Carsten Holler to fill Tate Modern's great hall

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An artist whose works of art include giant upside down red-and-white toadstools, a funfair and a tent with holes in it for frisbee-throwing will be the next to tackle the giant Turbine Hall at Tate Modern.

When Rachel Whiteread's vast collection of mock white boxes, entitled Embankment, departs for recycling, the Belgian artist Carsten Holler will be preparing to fill it.

Holler, 44, who lives in Sweden, will be the seventh artist to undertake the commission, which has produced audience-pulling works including Olafur Eliasson's giant sun and Anish Kapoor's red horn-like sculpture, Marsyas.

And despite heavyweight academic descriptions of his work as ranging from "the purely conceptual to the elaborately architectural", on initial viewing they simply seem great fun.

Jessica Morgan, the curator of contemporary art for Tate, said: "The thing that makes his work interesting is the duality. On the one hand he lures you in with spectacle and entertainment and high production skills, but there's always a dark side to the work. There's a slight ambiguity to what he's doing, it's in some ways a little twisted."

One advantage Holler has in undertaking the creation of a work for the vast Turbine Hall - measuring 155 metres long, 23 metres wide and 35 metres high - is that he has worked on a large scale before. His work often involves playful elements, such as in Sliding Doors (2003), a series of electronic sliding doors with a mirrored surface through which the audience passes in a seemingly endless passage.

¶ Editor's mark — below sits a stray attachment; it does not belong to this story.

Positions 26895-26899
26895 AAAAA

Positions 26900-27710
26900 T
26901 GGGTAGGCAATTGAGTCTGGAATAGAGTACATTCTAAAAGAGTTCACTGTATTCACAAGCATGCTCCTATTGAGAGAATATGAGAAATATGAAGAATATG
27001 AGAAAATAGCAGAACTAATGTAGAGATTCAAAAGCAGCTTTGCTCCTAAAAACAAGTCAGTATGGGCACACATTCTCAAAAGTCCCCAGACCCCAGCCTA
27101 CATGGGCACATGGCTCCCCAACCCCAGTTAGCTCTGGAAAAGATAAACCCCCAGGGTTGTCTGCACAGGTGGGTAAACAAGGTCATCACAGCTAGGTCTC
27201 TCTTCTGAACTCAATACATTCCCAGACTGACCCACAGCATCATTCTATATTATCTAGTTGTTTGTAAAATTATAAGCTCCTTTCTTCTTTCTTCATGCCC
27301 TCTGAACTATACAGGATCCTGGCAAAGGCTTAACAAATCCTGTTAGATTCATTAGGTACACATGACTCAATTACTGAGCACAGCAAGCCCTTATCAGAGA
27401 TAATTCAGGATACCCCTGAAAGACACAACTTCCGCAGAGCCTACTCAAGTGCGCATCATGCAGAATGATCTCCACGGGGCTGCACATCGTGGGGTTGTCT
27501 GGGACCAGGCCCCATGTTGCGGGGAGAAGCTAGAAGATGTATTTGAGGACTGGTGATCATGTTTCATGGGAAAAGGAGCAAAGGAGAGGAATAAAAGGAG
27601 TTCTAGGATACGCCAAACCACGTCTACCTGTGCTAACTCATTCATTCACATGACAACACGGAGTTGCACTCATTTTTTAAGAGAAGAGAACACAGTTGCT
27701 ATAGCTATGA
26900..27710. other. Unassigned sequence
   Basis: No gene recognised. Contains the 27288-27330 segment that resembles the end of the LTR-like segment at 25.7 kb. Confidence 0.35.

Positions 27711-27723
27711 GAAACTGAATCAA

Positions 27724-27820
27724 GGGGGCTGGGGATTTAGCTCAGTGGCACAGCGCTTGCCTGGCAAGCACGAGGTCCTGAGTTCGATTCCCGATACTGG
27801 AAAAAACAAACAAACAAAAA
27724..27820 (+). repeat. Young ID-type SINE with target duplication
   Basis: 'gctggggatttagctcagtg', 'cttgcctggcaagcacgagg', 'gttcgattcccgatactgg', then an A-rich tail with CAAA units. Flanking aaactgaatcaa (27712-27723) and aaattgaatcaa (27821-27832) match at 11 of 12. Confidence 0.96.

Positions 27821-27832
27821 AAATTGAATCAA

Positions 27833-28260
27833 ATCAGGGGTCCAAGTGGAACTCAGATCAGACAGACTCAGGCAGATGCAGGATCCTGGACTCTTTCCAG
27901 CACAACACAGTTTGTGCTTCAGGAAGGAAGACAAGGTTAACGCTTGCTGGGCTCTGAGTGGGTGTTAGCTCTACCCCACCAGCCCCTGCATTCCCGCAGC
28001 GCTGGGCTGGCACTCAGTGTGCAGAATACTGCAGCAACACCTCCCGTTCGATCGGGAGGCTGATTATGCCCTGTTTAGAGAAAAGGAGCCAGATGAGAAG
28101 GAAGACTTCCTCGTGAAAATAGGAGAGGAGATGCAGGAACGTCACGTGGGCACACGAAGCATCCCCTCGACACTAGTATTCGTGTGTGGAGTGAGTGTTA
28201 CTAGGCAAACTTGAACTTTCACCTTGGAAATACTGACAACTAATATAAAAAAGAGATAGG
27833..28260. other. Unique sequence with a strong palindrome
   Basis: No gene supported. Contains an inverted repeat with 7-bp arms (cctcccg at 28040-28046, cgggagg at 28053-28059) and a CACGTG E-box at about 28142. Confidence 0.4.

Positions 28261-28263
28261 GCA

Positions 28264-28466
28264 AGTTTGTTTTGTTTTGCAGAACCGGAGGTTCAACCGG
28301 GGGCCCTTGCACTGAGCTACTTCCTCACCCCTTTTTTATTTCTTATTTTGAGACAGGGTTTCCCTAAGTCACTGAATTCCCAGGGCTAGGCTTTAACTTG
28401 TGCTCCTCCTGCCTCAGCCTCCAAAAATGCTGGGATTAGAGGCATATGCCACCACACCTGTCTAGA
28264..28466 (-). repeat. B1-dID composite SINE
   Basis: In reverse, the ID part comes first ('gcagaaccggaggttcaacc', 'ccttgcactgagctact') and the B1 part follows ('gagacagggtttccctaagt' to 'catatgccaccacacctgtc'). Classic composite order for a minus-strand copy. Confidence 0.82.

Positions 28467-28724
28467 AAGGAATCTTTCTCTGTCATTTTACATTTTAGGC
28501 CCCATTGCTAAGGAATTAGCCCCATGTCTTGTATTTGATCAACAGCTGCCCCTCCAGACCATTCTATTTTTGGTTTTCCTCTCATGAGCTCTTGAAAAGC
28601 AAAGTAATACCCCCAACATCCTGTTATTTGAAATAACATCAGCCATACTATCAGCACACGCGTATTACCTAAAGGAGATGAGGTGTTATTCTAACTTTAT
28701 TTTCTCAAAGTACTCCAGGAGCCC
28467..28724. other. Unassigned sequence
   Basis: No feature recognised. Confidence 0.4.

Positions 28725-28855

This was presented at Tate Modern three years ago. In Upside-Down Mushroom Room (2000), he created enormous fabricated red-and-white mushrooms, their stalks fixed to the ceiling, slowly rotating, while another series of works involve slides, as in tubes a person might slide down.

Ms Morgan said: "He can really take on the scale of the space which is always the hardest part of the commission. There aren't many people who would want to do that. And he's an artist who is interested in the type of event that takes place in the Turbine Hall - a mass of people, a communal experience, sound and activity.

"It's almost as if it's a setting ... waiting for Carsten to come along."

He was thrilled to have been asked, she said. "Of course, it's THE thing. There probably isn't an artist out there who hasn't thought about what they might do were they to be asked."

Gavin Neath, the chairman of Unilever UK, which is giving £1m over three years to the scheme, said: "The Unilever Series at Tate Modern has been described as one of the toughest challenges in the art world. As with the six artists before him, Unilever is proud to support this commission and has no doubt he will rise to the challenge admirably."

The series of commissions began when Tate Modern opened in 2000 and has become a popular attraction. The other artists to have worked in the space are Louise Bourgeois, Juan Munoz and Bruce Nauman.

Carsten Holler's work will go on display from 10 October to April 2007.

Stars of the Turbine Hall


Created the inaugural work in The Unilever Series when the gallery opened in May 2000. The commission consisted of three nine-metre high steel towers,I Do, I Undo, I Redo, and a giant spider, Maman, protectively guarding her eggs.

* ANISH KAPOOR The Bombay-born artist renowned for his enigmatic sculptural forms, filled the entire length of the hall with Marsyas in October 2002, a dark red sculpture 155 metres long. It consisted of a red fabric membrane stretched across three large rings.


Embankment was installed in October last year. The installation was built from 14,000 white casts of cardboard boxes. Some stacks appear disordered and organic, resembling a natural landscape, while others recall geometric forms of a cityscape.